Starting Grails with Test-Driven Development

October 2015 Blogged by Carl Renstein Rollon

Starting Grails with Test-Driven Development
Currently, our team has been handling 3 Grails applications – two of which were already in production. Using Grails as a full stack web framework enabled us to rapidly develop these apps. In this blog, I’ll share how you can start a new Grails project using Test-Driven Development and Spock.


The versions that I’ll be using are the following:

  • Grails : 3.0.8
  • Groovy : 2.4.4
  • Gradle : 2.3
  • Java : 1.7.0_79

To start, let’s create our Grails application:

Typing grails will activate interactive mode which keeps the JVM running and allows for quicker execution of commands.


Suppose we want to create a domain class Customer, we could do this by:

Notice the generated domain class Customer.groovy and its corresponding unit test class CustomerSpec.groovy.

The @TestFor annotation indicates the class under test and triggers TestMixin AST transform. Specification is the base class for Spock unit tests. Setup() and cleanup() methods are equivalent to JUnit’s @Before and @After, respectively.

Let’s write our first test, say we want our customers to have properties customerName and email. Replace the “test something” method with

When and then blocks describe a stimulus and the expected response. All top level expressions under then are implicitly treated as conditions. Conditions define an expected state, similar to JUnit’s assertions. However, conditions are written as plain boolean expressions, eliminating the need for an assertion API.

To run our test:

It fails. Good! Now let’s add the necessary code to pass our test.

Then re-run it again.

Easy, right? Next, suppose we want to limit our customer names to contain letters and spaces only, and their email addresses to have valid format. Also, we want each property to be unique for every customer. For these, we’ll have to write some constraint tests.

An expect block is similar to a then block but more useful when describing both stimulus and expected response in a single expression. A where block is used to write data-driven feature methods. In the above tests, the where blocks effectively create three “versions” of valid-invalid pairs.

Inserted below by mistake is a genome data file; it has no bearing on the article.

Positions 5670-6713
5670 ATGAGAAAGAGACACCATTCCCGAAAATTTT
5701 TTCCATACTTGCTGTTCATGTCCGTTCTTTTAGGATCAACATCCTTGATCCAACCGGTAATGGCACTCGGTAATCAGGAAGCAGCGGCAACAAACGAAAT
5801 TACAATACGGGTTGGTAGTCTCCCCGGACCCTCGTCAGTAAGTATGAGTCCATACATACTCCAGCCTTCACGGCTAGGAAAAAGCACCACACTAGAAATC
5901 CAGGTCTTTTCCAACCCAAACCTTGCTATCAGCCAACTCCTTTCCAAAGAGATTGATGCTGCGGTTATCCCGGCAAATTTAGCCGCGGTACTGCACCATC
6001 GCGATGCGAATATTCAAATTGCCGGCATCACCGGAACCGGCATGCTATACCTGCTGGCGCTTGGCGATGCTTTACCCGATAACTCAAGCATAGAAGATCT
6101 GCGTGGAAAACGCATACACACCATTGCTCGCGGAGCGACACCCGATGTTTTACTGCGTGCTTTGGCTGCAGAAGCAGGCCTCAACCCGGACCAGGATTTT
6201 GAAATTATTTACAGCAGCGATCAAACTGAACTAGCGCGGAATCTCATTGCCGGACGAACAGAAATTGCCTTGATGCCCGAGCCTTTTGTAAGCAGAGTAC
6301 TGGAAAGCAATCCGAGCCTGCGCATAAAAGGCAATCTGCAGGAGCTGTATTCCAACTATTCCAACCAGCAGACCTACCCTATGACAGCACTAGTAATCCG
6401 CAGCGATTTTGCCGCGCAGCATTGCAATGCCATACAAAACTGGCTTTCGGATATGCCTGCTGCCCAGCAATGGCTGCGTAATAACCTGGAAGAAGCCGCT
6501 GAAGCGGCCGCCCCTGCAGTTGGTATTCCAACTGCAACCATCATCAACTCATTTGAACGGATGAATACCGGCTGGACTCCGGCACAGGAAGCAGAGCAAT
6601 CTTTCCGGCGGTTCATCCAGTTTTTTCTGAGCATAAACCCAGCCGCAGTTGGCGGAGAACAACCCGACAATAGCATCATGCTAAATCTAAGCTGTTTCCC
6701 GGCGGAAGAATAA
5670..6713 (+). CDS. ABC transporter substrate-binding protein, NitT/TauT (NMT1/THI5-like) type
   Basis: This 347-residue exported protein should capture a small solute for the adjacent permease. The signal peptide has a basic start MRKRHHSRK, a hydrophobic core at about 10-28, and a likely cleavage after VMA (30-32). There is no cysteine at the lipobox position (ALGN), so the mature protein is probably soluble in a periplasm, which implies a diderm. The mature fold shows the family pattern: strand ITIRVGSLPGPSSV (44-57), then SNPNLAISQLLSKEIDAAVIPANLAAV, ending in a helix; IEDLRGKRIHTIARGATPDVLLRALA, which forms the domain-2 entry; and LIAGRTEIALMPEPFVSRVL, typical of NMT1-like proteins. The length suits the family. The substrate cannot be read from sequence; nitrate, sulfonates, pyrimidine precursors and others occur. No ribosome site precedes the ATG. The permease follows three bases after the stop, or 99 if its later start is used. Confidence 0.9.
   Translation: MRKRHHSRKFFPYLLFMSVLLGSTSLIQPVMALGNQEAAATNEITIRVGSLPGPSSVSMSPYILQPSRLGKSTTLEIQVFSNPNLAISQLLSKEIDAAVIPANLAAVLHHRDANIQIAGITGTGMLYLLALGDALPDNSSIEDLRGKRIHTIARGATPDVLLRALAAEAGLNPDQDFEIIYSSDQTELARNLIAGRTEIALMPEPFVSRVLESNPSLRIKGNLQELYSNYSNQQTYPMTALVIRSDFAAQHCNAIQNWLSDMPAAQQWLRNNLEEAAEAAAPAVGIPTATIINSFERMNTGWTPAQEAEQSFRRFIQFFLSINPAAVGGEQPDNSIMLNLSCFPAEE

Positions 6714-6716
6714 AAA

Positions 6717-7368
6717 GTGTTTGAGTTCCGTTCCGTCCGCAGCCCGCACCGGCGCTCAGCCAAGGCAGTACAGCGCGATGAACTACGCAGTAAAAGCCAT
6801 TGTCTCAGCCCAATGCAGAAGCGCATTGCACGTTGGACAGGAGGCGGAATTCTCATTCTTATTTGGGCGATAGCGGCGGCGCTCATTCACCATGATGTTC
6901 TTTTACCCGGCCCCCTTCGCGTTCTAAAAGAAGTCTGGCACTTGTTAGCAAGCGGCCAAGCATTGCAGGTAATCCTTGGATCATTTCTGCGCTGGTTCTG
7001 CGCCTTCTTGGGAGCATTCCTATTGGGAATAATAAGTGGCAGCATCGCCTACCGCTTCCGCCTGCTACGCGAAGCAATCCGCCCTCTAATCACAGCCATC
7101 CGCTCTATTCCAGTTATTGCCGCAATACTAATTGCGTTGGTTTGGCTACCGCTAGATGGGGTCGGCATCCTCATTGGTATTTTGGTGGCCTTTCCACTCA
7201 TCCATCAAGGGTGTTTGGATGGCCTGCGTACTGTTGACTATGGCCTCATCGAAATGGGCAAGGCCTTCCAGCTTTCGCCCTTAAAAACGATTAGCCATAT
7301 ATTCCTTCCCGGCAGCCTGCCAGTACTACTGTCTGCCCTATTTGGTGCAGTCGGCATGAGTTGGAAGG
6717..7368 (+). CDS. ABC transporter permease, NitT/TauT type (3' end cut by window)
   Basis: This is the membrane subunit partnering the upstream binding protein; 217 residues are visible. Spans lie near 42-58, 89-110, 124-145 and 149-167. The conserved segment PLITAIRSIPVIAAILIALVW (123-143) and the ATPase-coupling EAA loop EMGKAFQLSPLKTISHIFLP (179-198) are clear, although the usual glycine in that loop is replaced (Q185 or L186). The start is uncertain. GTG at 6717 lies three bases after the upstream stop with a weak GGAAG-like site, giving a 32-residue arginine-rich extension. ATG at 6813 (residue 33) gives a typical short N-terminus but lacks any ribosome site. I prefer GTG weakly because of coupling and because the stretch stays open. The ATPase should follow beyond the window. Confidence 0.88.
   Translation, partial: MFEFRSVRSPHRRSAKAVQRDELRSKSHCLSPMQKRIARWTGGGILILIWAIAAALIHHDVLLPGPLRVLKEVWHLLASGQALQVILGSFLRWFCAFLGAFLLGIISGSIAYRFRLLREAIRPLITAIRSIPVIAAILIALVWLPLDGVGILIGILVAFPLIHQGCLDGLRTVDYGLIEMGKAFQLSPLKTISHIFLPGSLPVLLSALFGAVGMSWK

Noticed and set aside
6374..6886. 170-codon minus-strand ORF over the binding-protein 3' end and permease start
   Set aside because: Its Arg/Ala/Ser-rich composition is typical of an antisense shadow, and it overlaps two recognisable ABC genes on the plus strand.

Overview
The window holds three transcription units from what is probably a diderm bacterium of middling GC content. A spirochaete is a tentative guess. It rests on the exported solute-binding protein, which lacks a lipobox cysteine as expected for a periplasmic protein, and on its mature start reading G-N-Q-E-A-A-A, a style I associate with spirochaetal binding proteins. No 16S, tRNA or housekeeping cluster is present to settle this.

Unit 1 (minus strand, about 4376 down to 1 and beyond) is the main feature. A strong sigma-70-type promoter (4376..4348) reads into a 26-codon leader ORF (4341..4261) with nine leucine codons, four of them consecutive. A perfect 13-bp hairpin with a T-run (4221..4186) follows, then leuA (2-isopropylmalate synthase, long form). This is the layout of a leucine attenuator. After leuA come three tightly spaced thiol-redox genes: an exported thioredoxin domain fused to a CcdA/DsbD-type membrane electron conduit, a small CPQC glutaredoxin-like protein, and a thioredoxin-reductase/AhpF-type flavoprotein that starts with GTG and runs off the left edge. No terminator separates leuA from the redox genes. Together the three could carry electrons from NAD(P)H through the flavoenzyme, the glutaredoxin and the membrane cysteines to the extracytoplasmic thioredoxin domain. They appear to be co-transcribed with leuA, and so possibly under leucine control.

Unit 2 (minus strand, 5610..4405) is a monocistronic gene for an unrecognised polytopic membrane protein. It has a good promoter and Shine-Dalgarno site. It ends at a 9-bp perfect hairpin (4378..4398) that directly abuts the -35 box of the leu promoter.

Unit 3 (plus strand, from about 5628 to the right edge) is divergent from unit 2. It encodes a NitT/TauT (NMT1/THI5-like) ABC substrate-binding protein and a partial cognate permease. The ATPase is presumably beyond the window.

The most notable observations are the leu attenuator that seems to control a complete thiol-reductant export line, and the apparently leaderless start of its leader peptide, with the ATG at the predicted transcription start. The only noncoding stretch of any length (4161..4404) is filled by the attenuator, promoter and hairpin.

Try to run the tests and you’ll get the following errors:

These lines should make our tests pass:


We’re done for our Customer domain. Let’s generate our controller and views.

As you can see, there are 2 generated groovy files: CustomerController and CustomerControllerSpec, and 4 generated gsp files: edit, create, index and show.

If you view CustomerControllerSpec.groovy, you’ll notice that Grails already created 7 unit test cases: one each for index, create, save, show, edit, update, and delete controller actions. Let’s run them!

Only 2 tests passed while 5 failed. To fix this, notice the first method in CustomerControllerSpec,

We have to implement this method correctly for our Customer domain.

And re-run.

That’s all for our controller. Try to start the application:


For the Test Reports, re-run again all unit tests,

then view your test report:


The source code is available at


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3 Responses to “Starting Grails with Test-Driven Development”

  1. January 5, 2017  -  1:19 pm

    This tutorial is great and helpful. However, the auto generated code for the Controller Spec didn’t explain further. Specifically, the “when” and “then” code on it.

    Thanks đŸ™‚

  2. January 5, 2017  -  2:14 pm
    Carl Renstein Rollon

    Hi Yana,

    Thanks for the feedback! I didn’t explain CustomerControllerSpec.groovy further because the auto-generated methods were already named with descriptive String literals, similar to the when and then blocks.

  3. January 12, 2017  -  9:03 am

    Hi Carl,

    Nice and clear tutorial. Your effort is appreciated.

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